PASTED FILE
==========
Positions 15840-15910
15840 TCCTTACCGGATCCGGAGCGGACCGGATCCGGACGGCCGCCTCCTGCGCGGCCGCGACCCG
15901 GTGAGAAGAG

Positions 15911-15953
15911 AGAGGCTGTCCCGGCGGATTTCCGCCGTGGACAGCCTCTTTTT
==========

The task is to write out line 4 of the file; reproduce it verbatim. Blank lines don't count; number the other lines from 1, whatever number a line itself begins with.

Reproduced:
Positions 15911-15953